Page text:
Lady Barbara FitzRoy

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Lady Barbara FitzRoy
Born(1672-07-16)16 July 1672
Cleveland House, London
Died6 May 1737(1737-05-06) (aged 64)
Priory of St. Nicholas, Pontoise
NationalityFlag of England.svg English
ChildrenCharles Hamilton

Lady Barbara FitzRoy (16 July 1672 – 6 May 1737), was the sixth and youngest child of Barbara Palmer, 1st Duchess of Cleveland, a mistress of Charles II of England. Charles never publicly acknowledged her as his child, as he was probably not the father.[1] She became a Benedictine nun, known as Benedite.

Early life[edit]

Barbara was born at Cleveland House in St Martin in the Fields, London, England on 16 July 1672.[2] Around the time she was born, Louise de Kérouaille was supplanting her mother in the king's bed.

Although her mother insisted she was a daughter of the king, Barbara was probably fathered either by John Churchill, later Duke of Marlborough, a second cousin of her mother, or Lord Chesterfield, whom she is said to have resembled in her features.[3][4] Boyer in his "Annals", published in the lifetime of the Duke of Marlborough says of Barbara:

"I do not find the King ever owned her for his daughter; but a great man now living is her reputed father. [...] It is generally believ'd that Mr. Churchill, afterwards Duke of Marlborough, was her father."[5]

Finally, it may be remarked that her mother's husband, Lord Castlemaine, believed her to be his daughter, and bequeathed her his estate.[6] Charles, however, always insisted on acknowledging her as his child, while disavowing her in private.[3]

She and her mother were painted by Thomas Pooley in 1677. They are seen holding a basket of flowers; Barbara Fitzroy is portrayed as a smiling, round-faced five-year-old with blonde curls.[7]

Disgrace and the Monastery[edit]

The king died in 1685. In March 1691, eighteen-year-old Barbara gave birth to the illegitimate son of the Earl of Arran,[8] whom she named Charles Hamilton (1691-1754). Charles became a Lieutenant Colonel in the Royal Scots Greys and was created a Knight Companion of the Order of the Bath; he went on to marry Elizabeth Campbell, daughter of John Campbell of Mamore, by whom he had a son, William. William later took his grandfather's first name as his surname, becoming William James due to being disowned by his father and therefore deciding to drop Hamilton. FitzRoy and Arran's grandson, William, went on to also become a Lieutenant Colonel and he married Elizabeth Gore, daughter of Sir William Gore of Tring Park and had issue by her.[8] Arran's parents bitterly opposed his relationship with Barbara. After giving birth, she became a nun[8] in the English Priory of St. Nicholas, at Pontoise in Normandy, France, taking the name Sister Benedicta, where she later became prioress in 1721. Her son was raised by her mother, the Duchess of Cleveland, who supposedly disowned her.[8]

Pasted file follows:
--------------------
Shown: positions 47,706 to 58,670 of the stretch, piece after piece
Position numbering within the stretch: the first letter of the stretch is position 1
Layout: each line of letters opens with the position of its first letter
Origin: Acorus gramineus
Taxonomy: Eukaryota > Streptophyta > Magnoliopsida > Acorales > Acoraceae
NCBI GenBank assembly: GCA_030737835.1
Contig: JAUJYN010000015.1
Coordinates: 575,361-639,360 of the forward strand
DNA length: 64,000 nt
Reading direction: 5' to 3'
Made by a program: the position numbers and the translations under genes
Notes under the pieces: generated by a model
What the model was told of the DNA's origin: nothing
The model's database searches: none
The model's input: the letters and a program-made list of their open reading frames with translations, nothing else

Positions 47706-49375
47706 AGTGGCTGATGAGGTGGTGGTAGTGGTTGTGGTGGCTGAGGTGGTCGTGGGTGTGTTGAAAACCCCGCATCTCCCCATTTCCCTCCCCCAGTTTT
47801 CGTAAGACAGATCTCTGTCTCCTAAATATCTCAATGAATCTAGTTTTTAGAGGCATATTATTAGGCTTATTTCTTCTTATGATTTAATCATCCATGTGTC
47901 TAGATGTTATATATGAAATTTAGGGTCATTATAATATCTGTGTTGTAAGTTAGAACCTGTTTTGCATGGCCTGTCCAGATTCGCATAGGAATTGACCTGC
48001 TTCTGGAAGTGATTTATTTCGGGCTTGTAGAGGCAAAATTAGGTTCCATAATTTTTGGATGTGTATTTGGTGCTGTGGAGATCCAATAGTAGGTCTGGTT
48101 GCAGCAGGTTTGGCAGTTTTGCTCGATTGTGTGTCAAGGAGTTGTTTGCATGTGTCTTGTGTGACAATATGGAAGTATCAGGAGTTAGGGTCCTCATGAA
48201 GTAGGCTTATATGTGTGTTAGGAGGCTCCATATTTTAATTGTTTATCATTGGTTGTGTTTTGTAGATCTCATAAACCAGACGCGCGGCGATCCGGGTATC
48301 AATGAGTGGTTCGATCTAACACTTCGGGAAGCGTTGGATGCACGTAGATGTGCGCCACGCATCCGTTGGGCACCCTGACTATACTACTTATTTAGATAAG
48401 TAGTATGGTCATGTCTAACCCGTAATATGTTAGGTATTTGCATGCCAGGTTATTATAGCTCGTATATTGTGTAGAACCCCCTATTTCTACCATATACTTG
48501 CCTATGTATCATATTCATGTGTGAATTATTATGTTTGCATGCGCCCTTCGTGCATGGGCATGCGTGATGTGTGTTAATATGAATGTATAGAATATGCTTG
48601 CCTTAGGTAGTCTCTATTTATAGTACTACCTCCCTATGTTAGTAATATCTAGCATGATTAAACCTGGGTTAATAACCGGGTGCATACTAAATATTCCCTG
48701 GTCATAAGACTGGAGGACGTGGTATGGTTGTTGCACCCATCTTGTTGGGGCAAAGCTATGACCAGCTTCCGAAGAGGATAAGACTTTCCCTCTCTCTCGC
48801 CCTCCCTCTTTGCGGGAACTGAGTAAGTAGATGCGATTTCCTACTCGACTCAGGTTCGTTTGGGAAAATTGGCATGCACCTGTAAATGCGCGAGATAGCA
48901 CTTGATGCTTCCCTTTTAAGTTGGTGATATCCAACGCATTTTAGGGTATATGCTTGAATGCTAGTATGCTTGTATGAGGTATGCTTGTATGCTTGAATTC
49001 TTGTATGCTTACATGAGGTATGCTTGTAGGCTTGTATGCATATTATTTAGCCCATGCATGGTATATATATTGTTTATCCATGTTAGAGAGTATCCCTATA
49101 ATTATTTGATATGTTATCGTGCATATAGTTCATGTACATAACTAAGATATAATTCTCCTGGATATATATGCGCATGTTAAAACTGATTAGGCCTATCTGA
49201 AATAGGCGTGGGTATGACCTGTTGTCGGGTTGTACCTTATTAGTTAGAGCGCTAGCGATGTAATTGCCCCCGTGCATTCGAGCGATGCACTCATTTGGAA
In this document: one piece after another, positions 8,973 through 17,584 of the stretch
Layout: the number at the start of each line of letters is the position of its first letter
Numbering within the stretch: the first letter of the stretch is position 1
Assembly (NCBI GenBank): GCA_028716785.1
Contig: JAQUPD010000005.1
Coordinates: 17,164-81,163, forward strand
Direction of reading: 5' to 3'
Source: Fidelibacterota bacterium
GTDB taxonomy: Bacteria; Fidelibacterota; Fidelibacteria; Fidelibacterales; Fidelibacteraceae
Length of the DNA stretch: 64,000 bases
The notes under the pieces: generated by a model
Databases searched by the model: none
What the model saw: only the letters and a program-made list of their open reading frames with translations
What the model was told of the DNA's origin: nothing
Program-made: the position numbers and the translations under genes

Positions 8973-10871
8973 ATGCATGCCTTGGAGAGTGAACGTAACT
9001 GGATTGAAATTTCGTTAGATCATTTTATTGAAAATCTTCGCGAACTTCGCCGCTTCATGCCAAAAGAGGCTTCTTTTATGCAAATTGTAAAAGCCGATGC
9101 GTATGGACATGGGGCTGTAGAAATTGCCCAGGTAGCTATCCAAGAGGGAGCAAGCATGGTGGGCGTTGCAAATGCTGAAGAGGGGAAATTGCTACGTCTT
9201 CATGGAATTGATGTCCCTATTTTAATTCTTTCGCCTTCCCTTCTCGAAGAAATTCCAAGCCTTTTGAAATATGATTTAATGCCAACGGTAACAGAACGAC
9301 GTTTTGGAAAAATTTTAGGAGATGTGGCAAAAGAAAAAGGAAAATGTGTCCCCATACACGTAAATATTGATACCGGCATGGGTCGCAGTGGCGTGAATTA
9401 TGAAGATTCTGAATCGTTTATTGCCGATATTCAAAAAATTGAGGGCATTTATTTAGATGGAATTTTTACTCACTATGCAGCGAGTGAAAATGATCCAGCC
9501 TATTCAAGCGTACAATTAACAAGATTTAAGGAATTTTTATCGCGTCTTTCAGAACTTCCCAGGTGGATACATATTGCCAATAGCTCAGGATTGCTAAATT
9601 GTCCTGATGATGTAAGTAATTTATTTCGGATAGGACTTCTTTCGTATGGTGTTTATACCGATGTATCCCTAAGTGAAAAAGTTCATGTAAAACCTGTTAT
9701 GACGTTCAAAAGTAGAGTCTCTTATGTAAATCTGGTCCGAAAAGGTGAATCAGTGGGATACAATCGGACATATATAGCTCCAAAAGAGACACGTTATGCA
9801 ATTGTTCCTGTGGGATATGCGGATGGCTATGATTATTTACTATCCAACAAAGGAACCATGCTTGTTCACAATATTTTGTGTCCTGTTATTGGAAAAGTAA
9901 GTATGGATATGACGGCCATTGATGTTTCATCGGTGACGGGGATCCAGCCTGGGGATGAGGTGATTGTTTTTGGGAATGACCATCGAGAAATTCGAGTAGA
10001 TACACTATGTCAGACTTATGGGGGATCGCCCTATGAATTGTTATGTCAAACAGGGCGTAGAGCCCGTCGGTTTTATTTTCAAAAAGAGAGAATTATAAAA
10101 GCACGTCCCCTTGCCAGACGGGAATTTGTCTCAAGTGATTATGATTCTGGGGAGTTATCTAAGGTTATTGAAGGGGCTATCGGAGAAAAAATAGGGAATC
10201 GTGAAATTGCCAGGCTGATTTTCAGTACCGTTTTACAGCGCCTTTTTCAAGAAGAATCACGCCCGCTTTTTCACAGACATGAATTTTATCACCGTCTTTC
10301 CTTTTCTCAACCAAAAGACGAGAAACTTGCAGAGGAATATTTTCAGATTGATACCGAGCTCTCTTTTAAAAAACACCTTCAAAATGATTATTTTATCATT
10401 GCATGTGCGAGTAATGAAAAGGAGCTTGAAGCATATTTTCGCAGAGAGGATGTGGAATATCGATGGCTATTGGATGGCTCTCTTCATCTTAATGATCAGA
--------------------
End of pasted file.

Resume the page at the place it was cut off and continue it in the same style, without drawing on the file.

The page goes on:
An autograph of the Prioress is as follows:

Mon nom du monde est Barbe Fitz Roy est en Religion Benedite fille Du Roy De La grande Bretagne Charles 2dc j'ay fait profession dans Le Couuent des Benedictines Angloiscs De Pontoise L'annee 1691 Le 2* D'auril c'est maison est mittige.[5]

Roughly translated as:

My name in the world is Barbe Fitz Roy, in Religion it is Benedicta, daughter of the King of Great Britain, Charles II. I made profession at the Convent of the English Benedictines in Pontoise, the year 1691, the 2nd of April. It is my place of penance.

The Lady Barbara died there in monastery on 6 May 1737, and lies buried in the church of the Priory.



  1. ^ Fraser, Antonia (1979), King Charles II, London: Weidenfeld and Nicolson, pp. 65, 286, ISBN 0-297-77571-5
  2. ^ From John Heneage Jesse's Memoirs of the Court of England During the Reign of the Stuarts, 1855, page 171.
  3. ^ a b Barbara Castlemaine's daughters in: [retrieved 21 April 2016].
  4. ^ Wynne, S. M. "Barbara Palmer (bap. 1640, d. 1709)". Oxford Dictionary of National Biography (online ed.). Oxford University Press. doi:10.1093/ref:odnb/28285. (Subscription or UK public library membership required.)
  5. ^ a b George Steinman Steinman: A Memoir of Barbara, Duchess of Cleveland, p. 235-6 [retrieved 21 April 2016].
  6. ^ From John Heneage Jesse's Memoirs of the Court of England During the Reign of the Stuarts, 1855, page 171–172.
  7. ^
  8. ^ a b c d Margaret Mary Pearson (1956). Bright Tapestry. Harrap. p. 22.

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